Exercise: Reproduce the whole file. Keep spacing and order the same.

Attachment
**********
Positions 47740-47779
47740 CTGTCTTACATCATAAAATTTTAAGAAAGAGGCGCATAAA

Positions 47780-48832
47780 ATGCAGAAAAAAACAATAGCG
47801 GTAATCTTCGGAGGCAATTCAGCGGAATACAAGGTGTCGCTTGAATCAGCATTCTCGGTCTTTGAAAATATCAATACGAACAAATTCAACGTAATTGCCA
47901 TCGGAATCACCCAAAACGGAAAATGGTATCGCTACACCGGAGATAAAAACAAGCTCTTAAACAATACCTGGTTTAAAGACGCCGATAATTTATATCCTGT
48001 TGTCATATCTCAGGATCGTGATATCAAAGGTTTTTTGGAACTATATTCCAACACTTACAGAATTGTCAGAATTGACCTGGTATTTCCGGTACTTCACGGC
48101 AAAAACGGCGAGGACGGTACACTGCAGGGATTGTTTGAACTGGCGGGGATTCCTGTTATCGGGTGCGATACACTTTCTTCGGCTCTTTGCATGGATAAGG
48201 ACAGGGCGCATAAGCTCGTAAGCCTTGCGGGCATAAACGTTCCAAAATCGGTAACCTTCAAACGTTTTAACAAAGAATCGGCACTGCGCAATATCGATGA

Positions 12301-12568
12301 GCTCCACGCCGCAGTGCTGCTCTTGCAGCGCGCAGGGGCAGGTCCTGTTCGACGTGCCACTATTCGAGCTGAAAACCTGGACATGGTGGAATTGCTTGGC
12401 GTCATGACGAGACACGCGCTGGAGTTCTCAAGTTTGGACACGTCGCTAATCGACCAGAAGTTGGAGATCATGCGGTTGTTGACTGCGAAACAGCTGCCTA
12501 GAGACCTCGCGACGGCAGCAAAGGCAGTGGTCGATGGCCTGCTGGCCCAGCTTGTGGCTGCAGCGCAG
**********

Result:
Positions 47740-47779
47740 CTGTCTTACATCATAAAATTTTAAGAAAGAGGCGCATAAA

Positions 47780-48832
47780 ATGCAGAAAAAAACAATAGCG
47801 GTAATCTTCGGAGGCAATTCAGCGGAATACAAGGTGTCGCTTGAATCAGCATTCTCGGTCTTTGAAAATATCAATACGAACAAATTCAACGTAATTGCCA
47901 TCGGAATCACCCAAAACGGAAAATGGTATCGCTACACCGGAGATAAAAACAAGCTCTTAAACAATACCTGGTTTAAAGACGCCGATAATTTATATCCTGT
48001 TGTCATATCTCAGGATCGTGATATCAAAGGTTTTTTGGAACTATATTCCAACACTTACAGAATTGTCAGAATTGACCTGGTATTTCCGGTACTTCACGGC
48101 AAAAACGGCGAGGACGGTACACTGCAGGGATTGTTTGAACTGGCGGGGATTCCTGTTATCGGGTGCGATACACTTTCTTCGGCTCTTTGCATGGATAAGG
48201 ACAGGGCGCATAAGCTCGTAAGCCTTGCGGGCATAAACGTTCCAAAATCGGTAACCTTCAAACGTTTTAACAAAGAATCGGCACTGCGCAATATCGATGA

Positions 12301-12568
12301 GCTCCACGCCGCAGTGCTGCTCTTGCAGCGCGCAGGGGCAGGTCCTGTTCGACGTGCCACTATTCGAGCTGAAAACCTGGACATGGTGGAATTGCTTGGC
12401 GTCATGACGAGACACGCGCTGGAGTTCTCAAGTTTGGACACGTCGCTAATCGACCAGAAGTTGGAGATCATGCGGTTGTTGACTGCGAAACAGCTGCCTA
12501 GAGACCTCGCGACGGCAGCAAAGGCAGTGGTCGATGGCCTGCTGGCCCAGCTTGTGGCTGCAGCGCAG